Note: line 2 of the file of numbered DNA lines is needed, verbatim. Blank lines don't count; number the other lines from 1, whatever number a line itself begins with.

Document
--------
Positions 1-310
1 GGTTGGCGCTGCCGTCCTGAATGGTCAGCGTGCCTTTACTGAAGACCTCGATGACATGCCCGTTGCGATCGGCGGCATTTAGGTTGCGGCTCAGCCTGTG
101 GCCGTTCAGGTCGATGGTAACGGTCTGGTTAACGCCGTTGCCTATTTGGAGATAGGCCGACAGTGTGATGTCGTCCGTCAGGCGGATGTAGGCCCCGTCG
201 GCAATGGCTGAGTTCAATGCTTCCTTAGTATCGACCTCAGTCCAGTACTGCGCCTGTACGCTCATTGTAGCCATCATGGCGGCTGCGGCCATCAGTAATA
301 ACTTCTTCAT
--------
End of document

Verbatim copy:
1 GGTTGGCGCTGCCGTCCTGAATGGTCAGCGTGCCTTTACTGAAGACCTCGATGACATGCCCGTTGCGATCGGCGGCATTTAGGTTGCGGCTCAGCCTGTG